Pelvic Floor Therapy – Bladder Health, Hygiene, and Habits

Bladder function. This may be something we have not thought of since we were potty training as toddlers.  We are born without the awareness that we can use muscles to stop the flow of urine and must be taught through potty training, but sometimes we still have issues maintaining proper bladder function later in life.

As the bladder fills with urine, the walls of the bladder, namely the detrusor muscle, stretch. As soon as the bladder is full, the pelvic floor muscles relax, and the detrusor muscle contract the walls of the bladder, pushing the urine out.

Once we are older and learn how to sense when we need to use the bathroom, we have trained our brain to override information.

  1. As the bladder fills and the walls stretch, a message is sent to your brain. You have a sudden desire to go to the bathroom typically when the bladder is filled around 150-200mL (takes about 3 hours to fill the whole bladder which is about 400-600mL)
    1. Most people can and should delay the voiding after this first signal.
    2. The internal sphincter and pelvic floor muscles are contracted.
  1. Once the bladder is full, your brain receives the signal to void
    1. Voiding is postponed by inhibiting the contraction of the bladder muscle (detrusor) by activating the pelvic floor muscles closing the sphincters.
  2. Once in the bathroom and ready to void:
    1. Pelvic floor muscles relax, and the bladder wall muscle (detrusor) contracts allowing the bladder to empty fully.
  1. BAD BATHROOM HABITS
    1. “Just-in-case” peeing: not allowing your bladder to fill enough, then you are teaching your brain and body to never fill the bladder fully and the reflex loop can get altered which can lead to incontinence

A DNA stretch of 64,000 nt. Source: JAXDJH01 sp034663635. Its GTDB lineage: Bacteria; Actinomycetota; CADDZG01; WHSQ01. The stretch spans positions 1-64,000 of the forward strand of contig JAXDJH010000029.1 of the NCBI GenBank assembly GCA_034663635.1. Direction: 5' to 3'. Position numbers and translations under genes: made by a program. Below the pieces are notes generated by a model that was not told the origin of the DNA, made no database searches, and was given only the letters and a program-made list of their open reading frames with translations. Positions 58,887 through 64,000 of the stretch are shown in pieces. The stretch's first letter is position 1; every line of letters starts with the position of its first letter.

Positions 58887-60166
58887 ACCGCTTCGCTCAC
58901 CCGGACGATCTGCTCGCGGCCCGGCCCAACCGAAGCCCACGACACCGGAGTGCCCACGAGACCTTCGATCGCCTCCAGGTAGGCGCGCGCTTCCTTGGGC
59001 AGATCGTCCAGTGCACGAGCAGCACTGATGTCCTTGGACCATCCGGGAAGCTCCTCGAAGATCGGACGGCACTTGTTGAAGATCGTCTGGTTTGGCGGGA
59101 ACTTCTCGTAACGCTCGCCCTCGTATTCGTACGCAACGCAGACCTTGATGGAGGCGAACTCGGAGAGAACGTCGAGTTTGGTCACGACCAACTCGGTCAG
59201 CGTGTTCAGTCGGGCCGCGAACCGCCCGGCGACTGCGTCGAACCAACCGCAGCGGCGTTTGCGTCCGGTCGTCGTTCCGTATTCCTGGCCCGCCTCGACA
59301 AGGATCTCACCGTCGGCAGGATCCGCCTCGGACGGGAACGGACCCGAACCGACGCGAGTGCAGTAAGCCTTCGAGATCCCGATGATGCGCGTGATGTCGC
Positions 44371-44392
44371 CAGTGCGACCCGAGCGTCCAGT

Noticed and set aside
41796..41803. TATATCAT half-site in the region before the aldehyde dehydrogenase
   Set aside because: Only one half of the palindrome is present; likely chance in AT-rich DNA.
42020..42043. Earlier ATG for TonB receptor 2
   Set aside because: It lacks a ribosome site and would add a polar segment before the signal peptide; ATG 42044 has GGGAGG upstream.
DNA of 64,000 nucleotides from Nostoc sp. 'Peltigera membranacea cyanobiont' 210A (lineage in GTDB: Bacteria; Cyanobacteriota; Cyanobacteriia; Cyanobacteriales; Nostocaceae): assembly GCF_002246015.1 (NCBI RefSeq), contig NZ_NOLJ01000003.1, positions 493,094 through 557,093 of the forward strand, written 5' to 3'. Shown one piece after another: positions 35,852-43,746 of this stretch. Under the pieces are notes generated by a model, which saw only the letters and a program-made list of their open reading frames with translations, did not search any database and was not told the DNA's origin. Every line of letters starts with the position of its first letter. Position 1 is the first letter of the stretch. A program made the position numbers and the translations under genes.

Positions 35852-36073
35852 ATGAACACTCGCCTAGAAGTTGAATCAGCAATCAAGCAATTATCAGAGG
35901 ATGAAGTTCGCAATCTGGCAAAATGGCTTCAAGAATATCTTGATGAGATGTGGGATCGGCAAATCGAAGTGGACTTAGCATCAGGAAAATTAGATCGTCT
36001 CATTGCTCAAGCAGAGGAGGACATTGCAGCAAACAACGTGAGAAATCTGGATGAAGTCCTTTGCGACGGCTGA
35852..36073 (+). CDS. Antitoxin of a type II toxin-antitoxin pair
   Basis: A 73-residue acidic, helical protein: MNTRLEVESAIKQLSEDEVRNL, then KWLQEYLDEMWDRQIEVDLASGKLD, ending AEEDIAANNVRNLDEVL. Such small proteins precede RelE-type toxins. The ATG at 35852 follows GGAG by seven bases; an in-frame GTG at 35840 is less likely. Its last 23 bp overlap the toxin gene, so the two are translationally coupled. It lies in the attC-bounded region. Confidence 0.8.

2. Semi-squatting over the toilet: this never allows your pelvic floor to fully relax, causing your bladder to not fully empty which can lead to UTIs- ALWAYS SIT!
      1. Wipe off the seat first, or use the barrier, but never squat!
    3. Pelvic floor exercises while voiding: this can cause a disruption in the emptying of your bladder as well which can lead to the bladder not fully emptying.
      1. If you need a check on how you are performing your exercise you are allowed to stop you flow of urine 1x every couple months, but not on a regular basis.
    4. Straining and trying to push out the urine
      1. This also disrupts the relationship between the contraction of the detrusor muscle and the relaxation of the pelvic floor if pushing to void urine which again does not allow to bladder to empty fully
    5. Dehydration
    6. Fear of using public toilets
  2. Healthy bladder habits
    1. Void 5-8 times in a 24 hour period
    2. Interval between each void are about 3-4 or 2-5 hours
    3. Less than 1 void during the night
    4. No just-in-case peeing

 

If you are having incontinence problems or feel that you need some bladder retraining tips, schedule a free consultation with our pelvic floor therapist, Hillary Jackson, DPT, and she will assist you in returning to optimal bladder health.